The scrubber ban debate has been reignited with a new 36-page report from the Washington DC-based International Council on Clean Transportation (ICCT), which urges governments and the International Maritime Organization (IMO) to phase out all scrubbers.
The debate – among the most contentious issues shipping faced in the years from 2017 to 2019 – has largely gone quiet in 2020 as the pro-scrubber argument has faded with the price differential between low and high sulphur fuel oil remaining negligible all year long.
Nevertheless, the number of scrubbers installed across the global merchant fleet has leapt. Ships using exhaust gas cleaning systems have grown from just three vessels in 2008 to more than 4,300 in 2020.
The IMO should consider prohibiting the use of scrubbers on newbuild ships and phasing out scrubbers on existing ships
“Although scrubbers are effective at reducing air emissions of sulfur dioxide (SO2), the sulfur and other contaminants removed from the exhaust gas—including carcinogens such as polycyclic aromatic hydrocarbons (PAHs) and heavy metals—are dumped overboard in the form of washwater, also called discharge water. Meanwhile, the International Maritime Organization’s (IMO) guidelines for scrubber discharges have not been strengthened since 2008, despite being reviewed in 2009, 2015, and 2020, and the guidelines ignore the cumulative effects of many ships operating and discharging in heavily trafficked areas,” the new study explains.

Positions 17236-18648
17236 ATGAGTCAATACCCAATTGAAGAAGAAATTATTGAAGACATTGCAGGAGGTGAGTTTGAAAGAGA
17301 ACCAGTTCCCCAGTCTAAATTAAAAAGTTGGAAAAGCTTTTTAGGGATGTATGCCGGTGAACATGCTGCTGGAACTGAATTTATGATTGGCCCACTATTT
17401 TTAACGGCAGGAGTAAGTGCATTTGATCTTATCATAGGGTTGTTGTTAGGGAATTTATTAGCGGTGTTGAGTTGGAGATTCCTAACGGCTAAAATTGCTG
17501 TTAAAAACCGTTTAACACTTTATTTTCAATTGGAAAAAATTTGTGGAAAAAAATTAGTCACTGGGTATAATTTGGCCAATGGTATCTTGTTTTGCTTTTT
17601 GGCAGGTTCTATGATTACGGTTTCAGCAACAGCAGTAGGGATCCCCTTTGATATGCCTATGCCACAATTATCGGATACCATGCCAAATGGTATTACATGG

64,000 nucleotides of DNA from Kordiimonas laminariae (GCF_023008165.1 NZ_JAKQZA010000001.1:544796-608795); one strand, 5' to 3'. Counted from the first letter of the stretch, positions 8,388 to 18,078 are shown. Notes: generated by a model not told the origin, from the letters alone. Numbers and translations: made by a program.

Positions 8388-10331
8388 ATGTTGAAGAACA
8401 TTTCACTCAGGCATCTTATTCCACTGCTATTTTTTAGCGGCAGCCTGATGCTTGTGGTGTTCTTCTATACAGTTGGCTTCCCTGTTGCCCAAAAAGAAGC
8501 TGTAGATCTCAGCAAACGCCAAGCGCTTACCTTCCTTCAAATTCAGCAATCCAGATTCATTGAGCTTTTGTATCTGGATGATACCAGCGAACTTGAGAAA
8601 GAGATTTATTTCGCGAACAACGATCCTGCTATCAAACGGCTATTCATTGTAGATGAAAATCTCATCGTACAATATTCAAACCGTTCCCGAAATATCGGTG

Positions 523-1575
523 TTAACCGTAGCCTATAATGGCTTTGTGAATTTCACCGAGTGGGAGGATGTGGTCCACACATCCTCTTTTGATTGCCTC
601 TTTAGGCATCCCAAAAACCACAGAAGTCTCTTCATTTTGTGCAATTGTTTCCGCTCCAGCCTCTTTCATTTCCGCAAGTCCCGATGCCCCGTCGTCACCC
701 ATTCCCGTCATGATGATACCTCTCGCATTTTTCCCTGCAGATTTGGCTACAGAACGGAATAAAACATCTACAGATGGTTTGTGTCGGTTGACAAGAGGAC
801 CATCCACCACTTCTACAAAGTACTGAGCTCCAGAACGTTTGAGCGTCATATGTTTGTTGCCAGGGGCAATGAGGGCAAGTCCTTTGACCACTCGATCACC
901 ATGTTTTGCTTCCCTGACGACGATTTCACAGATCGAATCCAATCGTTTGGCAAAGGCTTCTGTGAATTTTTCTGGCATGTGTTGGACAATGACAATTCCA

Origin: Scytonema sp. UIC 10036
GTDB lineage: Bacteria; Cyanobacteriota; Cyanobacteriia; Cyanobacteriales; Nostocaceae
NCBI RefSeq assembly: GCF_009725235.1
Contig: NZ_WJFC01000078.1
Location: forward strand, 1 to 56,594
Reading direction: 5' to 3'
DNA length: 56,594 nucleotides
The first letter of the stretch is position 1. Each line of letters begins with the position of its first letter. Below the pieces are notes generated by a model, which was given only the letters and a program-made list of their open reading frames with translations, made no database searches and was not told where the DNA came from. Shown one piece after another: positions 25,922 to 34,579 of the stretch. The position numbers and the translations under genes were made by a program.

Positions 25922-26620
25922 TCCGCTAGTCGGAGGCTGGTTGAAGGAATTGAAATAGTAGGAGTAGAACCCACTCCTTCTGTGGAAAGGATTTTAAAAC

This study estimates air and water emission factors for ships using heavy fuel oil (HFO) with scrubbers based on the available literature and the methods of the fourth IMO greenhouse gas study. Additionally, the authors have compared the emissions associated with ships using scrubbers to ships without scrubbers using marine gas oil (MGO).
Regarding air emissions, results show SO2 emissions from ships using 2.6% sulfur HFO with a scrubber are on average 31% lower than ships using 0.07% sulfur MGO.
Particulate matter emissions are nearly 70% higher using HFO with a scrubber compared with MGO.
Black carbon emissions are 81% higher using HFO with a scrubber than using MGO in a medium-speed diesel engine and more than 4.5 times higher than using MGO in a slow-speed diesel engine.
ICCT maintains scrubbers are not equivalently effective at reducing total air pollution emissions compared to using MGO. Additionally, ICCT maintains direct carbon dioxide (CO2) emissions are 4% higher using HFO with a scrubber compared to MGO, and even though HFO has lower upstream emissions than MGO, the extra fuel consumption associated with powering the scrubber results in 1.1% higher CO2 emissions on a life-cycle basis when using HFO.
Regarding water emissions, the study found scrubber discharges typically comply with IMO guidelines, but all scrubbers—open-loop, closed-loop, and hybrid—discharge water that is more acidic and turbid than the surrounding water, contributing to ocean acidification and worsens water quality.
“All scrubbers emit nitrates, PAHs, and heavy metals that accumulate in the environment and food web and can negatively affect both water quality and marine life,” the study states, adding: “PAHs and heavy metals have been linked to cancers and reproductive disorders in threatened and endangered marine mammals.”
The ICCT has recommended that individual governments continue to take unilateral action to restrict or prohibit scrubber discharges from both open-loop and closed-loop systems. This could include an immediate prohibition on scrubber discharges in ports, internal waters, and territorial seas.
“Internationally, the IMO should consider prohibiting the use of scrubbers on newbuild ships and phasing out scrubbers on existing ships, because scrubbers are not equivalently effective at reducing air pollution compared to using lower sulfur fuels,” the study concludes.